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UBC Theses and Dissertations

An experimental investigation of the effects of hypnotically induced suggestions on self concept and reading performance Koe, George Gerald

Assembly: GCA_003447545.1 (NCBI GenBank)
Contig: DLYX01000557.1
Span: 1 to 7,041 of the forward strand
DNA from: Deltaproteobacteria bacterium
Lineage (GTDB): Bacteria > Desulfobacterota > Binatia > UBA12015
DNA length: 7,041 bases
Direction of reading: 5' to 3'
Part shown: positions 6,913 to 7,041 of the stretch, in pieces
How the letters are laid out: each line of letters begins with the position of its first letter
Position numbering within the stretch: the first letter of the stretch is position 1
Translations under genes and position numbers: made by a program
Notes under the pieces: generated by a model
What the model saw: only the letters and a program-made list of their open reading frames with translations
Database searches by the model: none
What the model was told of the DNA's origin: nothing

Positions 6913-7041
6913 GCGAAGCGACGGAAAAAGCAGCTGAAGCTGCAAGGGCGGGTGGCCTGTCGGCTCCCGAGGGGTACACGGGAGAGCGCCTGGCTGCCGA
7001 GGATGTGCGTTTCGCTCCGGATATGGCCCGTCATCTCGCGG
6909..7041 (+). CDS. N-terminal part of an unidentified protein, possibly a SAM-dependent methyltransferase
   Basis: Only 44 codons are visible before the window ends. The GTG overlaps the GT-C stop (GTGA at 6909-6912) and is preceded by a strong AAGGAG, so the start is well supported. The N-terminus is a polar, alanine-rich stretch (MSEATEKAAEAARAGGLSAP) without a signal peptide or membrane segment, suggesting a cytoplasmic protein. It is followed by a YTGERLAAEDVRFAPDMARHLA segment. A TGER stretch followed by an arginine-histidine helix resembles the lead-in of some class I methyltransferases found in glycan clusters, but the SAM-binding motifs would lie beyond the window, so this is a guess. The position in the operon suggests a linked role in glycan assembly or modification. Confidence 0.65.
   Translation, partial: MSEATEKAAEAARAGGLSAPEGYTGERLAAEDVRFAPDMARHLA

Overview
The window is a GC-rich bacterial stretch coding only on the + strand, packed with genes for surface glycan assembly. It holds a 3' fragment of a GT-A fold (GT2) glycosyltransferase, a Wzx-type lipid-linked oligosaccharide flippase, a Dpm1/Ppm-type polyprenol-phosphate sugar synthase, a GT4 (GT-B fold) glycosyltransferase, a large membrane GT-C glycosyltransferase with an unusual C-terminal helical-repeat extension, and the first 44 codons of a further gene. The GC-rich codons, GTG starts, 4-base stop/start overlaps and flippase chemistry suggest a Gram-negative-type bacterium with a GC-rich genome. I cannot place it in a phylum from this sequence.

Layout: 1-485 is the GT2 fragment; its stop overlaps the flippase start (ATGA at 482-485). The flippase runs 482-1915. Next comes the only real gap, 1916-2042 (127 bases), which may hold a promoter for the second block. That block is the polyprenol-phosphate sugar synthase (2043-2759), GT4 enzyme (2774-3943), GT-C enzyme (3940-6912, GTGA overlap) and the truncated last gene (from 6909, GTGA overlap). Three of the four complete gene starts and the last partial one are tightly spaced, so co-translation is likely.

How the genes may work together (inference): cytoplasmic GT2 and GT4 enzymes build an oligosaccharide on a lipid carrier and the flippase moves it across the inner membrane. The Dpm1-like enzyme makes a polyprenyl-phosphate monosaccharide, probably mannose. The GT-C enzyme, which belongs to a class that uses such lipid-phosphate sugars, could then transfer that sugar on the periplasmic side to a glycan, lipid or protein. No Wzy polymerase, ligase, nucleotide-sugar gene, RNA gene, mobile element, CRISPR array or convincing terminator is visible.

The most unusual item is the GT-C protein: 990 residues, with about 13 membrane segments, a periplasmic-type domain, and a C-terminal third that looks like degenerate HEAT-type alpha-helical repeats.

The purpose of this study was to investigate the extent to which post-hypnotic suggestions could be used to improve self concept rand to influence reading performance without instruction in reading. Self concept and achievement suggestions were compared to determine which would have the greater effect on subjective reports of improvement on the Debriefing Questionnaire and in scores on the Tennessee Self Concept Scale (TSCS) and Nelson-Denny Reading Test (N-D). Self-esteem and other-esteem suggestions were compared to determine which would have the greater effect on self concept. Fifty-two volunteer subjects from the University of British Columbia student population were assigned randomly to the cells of the design. A Latin-square design was used to administer four sets of tape-recorded post-hypnotic suggestions designed to improve either self concept or reading performance. Adaptations of Hartland's Ego Strengthening Technique were used. Hypnotic depth was measured during each session. Differences among groups were compared using a regression analysis with pre-test performance, IQ, susceptibility, hypnotic depth, and sex as covariates. Main effects were found for susceptibility on the Debriefing Questionnaire, N-D, and TSCS. On each measure, susceptible subjects scored higher than unsusceptible subjects. Main effects for tranceability were found on two subtests of the Debriefing Questionnaire and one subtest of the TSCS. On each measure, tranceable subjects scored higher than untranceable subjects. Post-hypnotic suggestion was found to be effective in improving some aspects of reading achievement and self concept. However, subjects were unable to relate subjective reports of the benefits of hypnosis with their actual test performance. Inability to identify correctly areas of improvement, when actual improvement was made, casts doubt on the usefulness of subjective reports of the efficacy of treatment in studies using hypnosis. Post-hypnotic suggestions directed towards altering the subject's perception of the opinion of others were found to be more effective than self-esteem suggestions in altering self concept. However, the high initial level of self-satisfaction may have confounded this result. A change in attitude may have also reduced the effectiveness of self-esteem suggestions. The study also suggested that post-hypnotic suggestions may be a negative and frustrating experience for highly susceptible subjects when the post-hypnotic suggestions do not meet subject expectations. The majority of subjects apparently expected suggestions in the area of self concept. This expectation may have decreased the effectiveness of achievement suggestions.

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